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It is common knowledge that unity brings more strength, this has been very evident in America today since it is what it is today because of teamwork that has been seen in various sectors of development for a long time now. With a clear systematic mechanism for distribution of responsibilities, with the necessary motivation, tasks are more likely to be accomplished routinely within the required time-frame leading towards the achievement of a nation's long-term goals. Abbey in his article talks about how much he loves his job that comes with a generous pay and priceless benefits. He describes the job as being simple with no much mental effort requirement (Abbey p. 223. Paragraph.1). He seems comfortable in his place of work, this clearly showing that when human beings are given a comfortable environment to work under, the job is always done diligently and on time.
America is known to be a social nation with diverse personalities who share different opinions about different issues affecting the society. Even with this diversity and difference in terms of opinion, many people still manage to carry themselves out in a way that is devoid of violence. The writer gives us a view of his encounters with people at a beer joint situated in a beautiful metropolis known as Moab. He meets people here whom he describes as respectful and those who treat one another with courtesy. These people belong to different professions but they still manage to socialize in a free and friendly manner unlike the joints in the country sides which he describes as sad and gloomy (p. 224.Paragraph.1).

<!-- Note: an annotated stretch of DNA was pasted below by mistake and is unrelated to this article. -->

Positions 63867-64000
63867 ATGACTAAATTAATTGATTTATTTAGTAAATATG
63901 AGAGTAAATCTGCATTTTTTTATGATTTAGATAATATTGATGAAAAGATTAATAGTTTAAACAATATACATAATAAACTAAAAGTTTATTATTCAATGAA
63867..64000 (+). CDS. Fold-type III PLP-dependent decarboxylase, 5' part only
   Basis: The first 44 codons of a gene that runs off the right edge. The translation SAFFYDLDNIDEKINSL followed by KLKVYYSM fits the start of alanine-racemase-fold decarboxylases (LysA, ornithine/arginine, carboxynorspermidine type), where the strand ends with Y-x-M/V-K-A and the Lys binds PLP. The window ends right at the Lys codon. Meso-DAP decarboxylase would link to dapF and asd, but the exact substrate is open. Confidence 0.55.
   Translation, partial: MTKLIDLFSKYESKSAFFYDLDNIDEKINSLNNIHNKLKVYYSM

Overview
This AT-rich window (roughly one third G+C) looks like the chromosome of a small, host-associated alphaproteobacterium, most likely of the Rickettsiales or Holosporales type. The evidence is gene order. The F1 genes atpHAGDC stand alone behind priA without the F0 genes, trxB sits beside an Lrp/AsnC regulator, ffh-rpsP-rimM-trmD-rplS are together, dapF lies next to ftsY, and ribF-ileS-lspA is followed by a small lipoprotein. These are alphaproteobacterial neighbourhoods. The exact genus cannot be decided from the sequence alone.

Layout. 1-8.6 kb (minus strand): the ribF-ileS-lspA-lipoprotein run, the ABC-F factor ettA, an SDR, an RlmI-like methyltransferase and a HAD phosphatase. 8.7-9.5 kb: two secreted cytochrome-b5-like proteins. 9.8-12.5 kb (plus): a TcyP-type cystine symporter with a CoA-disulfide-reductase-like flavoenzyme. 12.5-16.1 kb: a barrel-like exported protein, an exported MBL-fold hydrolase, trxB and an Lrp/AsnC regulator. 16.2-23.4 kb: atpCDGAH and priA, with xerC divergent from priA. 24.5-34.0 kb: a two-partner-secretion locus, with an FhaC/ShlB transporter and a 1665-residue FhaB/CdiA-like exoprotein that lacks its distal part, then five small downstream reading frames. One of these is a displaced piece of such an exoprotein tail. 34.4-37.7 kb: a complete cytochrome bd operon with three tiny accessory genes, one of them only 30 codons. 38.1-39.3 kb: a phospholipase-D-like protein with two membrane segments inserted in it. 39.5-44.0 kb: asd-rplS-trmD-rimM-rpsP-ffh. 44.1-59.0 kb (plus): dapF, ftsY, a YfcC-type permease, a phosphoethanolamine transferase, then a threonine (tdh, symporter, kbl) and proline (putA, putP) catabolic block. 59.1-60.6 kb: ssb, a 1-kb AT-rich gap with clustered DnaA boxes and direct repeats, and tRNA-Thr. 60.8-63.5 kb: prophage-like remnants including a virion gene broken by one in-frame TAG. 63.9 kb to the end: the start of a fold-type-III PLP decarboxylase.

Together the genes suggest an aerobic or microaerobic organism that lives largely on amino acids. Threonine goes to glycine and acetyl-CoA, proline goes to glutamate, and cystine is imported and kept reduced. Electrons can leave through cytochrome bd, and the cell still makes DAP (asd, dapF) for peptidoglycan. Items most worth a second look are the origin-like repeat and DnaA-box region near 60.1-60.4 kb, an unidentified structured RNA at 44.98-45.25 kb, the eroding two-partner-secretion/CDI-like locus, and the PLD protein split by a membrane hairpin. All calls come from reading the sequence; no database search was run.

The reason why these two places differ is a question many people would be asking themselves. The answer is very simple, the truth is that these people of different professions e.g. prospectors, miners, geologists etc. are usually very physically engaged daily at their workplaces and therefore at the end of the day happen to be very tired and in need of rest. They can no longer engage in physically demanding activities like violent acts simply because they are in dire need of a moment of relaxation. Another reason is that since some of them work in excluded environments, finding themselves in an environment with a large crowd is something they can not complain about but rather enjoy. Another logical reason is that most of these people earn sufficient wages with some high level of self-confidence.